Nov 7, 2022 – Congress has recently enacted several large-scale investment bills that create or expand funding for state and local programs. These bills – the Inflation Reduction Act, Bipartisan Safer Communities Act, and the Bipartisan Infrastructure Law – are designed to stabilize the economy and strengthen communities.
Here’s a look at how these investments can be accessed to support youth and young adults, and what you need to know if you’re interested in working locally to tap into these funds.
This information comes from an October 24 webinar hosted by the Forum for Youth Investment, National Youth Employment Coalition (NYEC) and the Center for Law and Social Policy (CLASP). The hourlong conversation highlighted opportunities to apply for and access these federal funds to support the needs of older youth (ages 16 to 24), youth involved in the child welfare and youth justice systems, and young people who are not connected to school or the workforce. For additional information, the full webinar recording is available below.
Check out our Guide to Leveraging Recent Legislation to Support Older Youth, for a clear overview of the opportunities in the Inflation Reduction Act of 2022 and Bipartisan Safer Communities Act, including upcoming application deadlines.
1. Inflation Reduction Act and the Environmental and Climate Justice Block Grant
The 2022 Inflation Reduction Act (IRA) is a large-scale economic investment addressing issues ranging from prescription coverage to climate justice. It includes a $3 billion Environmental Justice Block Grant.
According to analyses, the IRA could lead to the creation of 9 million jobs – an exciting opportunity for youth development professionals and the Opportunity Youth field to leverage to support youth engagement and youth employment within our communities.
The Environmental Protection Agency (EPA) is the implementing agency for the climate related provisions of the IRA, and there is a new programmatic office within the EPA to support the implementation: the Office of Environmental Justice and External Civil Rights. The office will work to help ensure that stakeholders are engaged in the process so that implemented funds meet the needs of communities and directly impacted individuals throughout the country.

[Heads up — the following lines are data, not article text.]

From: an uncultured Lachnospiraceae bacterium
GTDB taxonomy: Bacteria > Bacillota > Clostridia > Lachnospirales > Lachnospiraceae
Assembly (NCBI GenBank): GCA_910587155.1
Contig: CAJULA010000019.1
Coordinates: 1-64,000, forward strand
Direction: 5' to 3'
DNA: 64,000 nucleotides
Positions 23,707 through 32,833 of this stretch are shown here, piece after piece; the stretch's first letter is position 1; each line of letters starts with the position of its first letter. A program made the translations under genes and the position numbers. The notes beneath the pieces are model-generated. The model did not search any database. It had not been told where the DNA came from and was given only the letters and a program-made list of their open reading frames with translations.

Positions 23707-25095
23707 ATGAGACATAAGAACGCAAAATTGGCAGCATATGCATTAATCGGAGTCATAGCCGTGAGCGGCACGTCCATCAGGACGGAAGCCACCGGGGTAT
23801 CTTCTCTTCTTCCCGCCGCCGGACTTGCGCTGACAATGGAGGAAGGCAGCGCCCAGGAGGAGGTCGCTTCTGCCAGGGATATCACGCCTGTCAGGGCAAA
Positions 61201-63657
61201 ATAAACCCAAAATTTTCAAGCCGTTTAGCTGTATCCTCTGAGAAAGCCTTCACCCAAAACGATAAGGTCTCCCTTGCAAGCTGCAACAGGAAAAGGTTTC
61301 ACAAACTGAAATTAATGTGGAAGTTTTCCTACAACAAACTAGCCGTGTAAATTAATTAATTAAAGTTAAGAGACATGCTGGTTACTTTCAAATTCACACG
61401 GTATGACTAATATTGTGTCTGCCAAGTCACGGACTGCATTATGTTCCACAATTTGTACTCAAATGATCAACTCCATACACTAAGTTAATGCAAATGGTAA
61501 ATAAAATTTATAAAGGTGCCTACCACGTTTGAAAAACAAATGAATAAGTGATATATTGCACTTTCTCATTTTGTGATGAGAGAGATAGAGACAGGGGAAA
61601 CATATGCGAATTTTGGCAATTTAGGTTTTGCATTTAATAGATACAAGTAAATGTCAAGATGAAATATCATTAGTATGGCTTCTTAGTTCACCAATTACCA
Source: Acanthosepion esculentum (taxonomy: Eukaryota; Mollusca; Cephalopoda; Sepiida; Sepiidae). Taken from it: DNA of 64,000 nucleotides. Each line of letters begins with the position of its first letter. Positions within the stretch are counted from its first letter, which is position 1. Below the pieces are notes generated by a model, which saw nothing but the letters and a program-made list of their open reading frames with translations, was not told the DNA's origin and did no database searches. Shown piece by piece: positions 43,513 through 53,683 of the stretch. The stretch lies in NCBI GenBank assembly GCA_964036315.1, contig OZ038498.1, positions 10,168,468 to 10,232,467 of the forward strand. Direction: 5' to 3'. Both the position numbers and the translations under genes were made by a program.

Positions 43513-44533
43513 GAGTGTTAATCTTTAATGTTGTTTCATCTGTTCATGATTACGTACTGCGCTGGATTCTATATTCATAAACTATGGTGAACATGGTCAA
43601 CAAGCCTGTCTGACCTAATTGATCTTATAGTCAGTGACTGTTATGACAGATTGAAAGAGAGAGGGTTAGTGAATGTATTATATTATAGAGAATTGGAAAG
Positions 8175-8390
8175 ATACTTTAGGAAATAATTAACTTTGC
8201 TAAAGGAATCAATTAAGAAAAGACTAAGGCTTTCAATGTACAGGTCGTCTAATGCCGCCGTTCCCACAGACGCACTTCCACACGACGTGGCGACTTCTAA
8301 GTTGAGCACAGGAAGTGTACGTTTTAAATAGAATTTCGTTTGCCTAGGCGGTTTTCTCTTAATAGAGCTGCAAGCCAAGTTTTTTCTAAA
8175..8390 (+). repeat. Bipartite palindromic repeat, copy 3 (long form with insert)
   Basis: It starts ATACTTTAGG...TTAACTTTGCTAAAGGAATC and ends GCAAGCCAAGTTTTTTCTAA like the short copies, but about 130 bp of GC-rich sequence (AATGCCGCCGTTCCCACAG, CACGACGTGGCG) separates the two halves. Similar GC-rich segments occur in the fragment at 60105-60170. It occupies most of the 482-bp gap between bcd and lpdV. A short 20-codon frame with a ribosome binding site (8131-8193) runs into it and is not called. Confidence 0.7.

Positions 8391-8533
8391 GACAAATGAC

The $3 billion Environmental & Climate Justice Block Grant will be broken down into $2.8 billion to benefit disadvantaged communities through community led projects, and $200 million for technical assistance. Organizations eligible for this block grant will include states, tribes, municipalities, and nonprofits. Right now, the EPA is still in planning and listening mode, so the grants are not open for applications yet, but you can sign-up here to be notified when they are and follow their Twitter account for updates. Learn more about which communities and the types of projects that have been funded by the EPA here, and see which grants are currently available via this link.
In the meantime, the Office of Environmental Justice and External Civil Rights (OEJECR) is focused on two key priorities as they’re structuring their office to prepare for the implementation of these grants. These priorities include:
- Increasing staffing for environmental justice in all regions. This means that there will be more opportunities for engagement with their regional staff, and more partners for conversations in local areas. Regional plans are currently in the process of being developed.
- Sharing more information about grants throughout the EPA. We anticipate this additional information will be shared over the next months and through next year, especially about the $3 billion Environmental Justice Block Grant. We’ve also heard that there will be regional staff on the frontlines who will be able to support applicants with navigating some of the barriers that traditionally come with the process of applying for federal grants. The OEJECR office is eager to learn and hear from directly impacted individuals, community-based organizations, and communities.
2. Bipartisan Safer Communities Act
The Bipartisan Safer Communities Act (BSCA) was signed into law June 25th 2022, and is focused on reauthorizing, funding, and supporting programs, grants, and activities that:
- Promote access to behavioral and mental health services
- Enhance school safety and security initiatives
- Address gun violence in communities.
The BSCA includes both formula and competitive grants. Funds are already being distributed, with more rolling out over multiple fiscal years. The agencies to watch for funding opportunities related to the BSCA are:
👉🏽 To learn more about specific grants available, and links to apply, check out our Guide to Leveraging Recent Legislation to Support Older Youth.
3. American Rescue Plan Act Update
The American Rescue Plan Act (ARPA) is a once-in-a-generation funding opportunity for our communities. Although funds are already being distributed, there may still be windows to direct funds in your community towards older youth because of the multi-year funding structure.
Moving the Money: American Rescue Plan Act (ARPA) Local Action Tools: This microsite offers resources on leveraging ARPA to support older youth, especially Opportunity Youth, including a webinar, video explainers, examples of states and municipalities using funds to support older youth, and more.
Timeka Braithwaite is the Forum for Youth Investment’s SparkAction Editorial Fellow. Caitlin Kawaguchi, Jo Ann Paanio, and Caitlin Johnson contributed to this blog.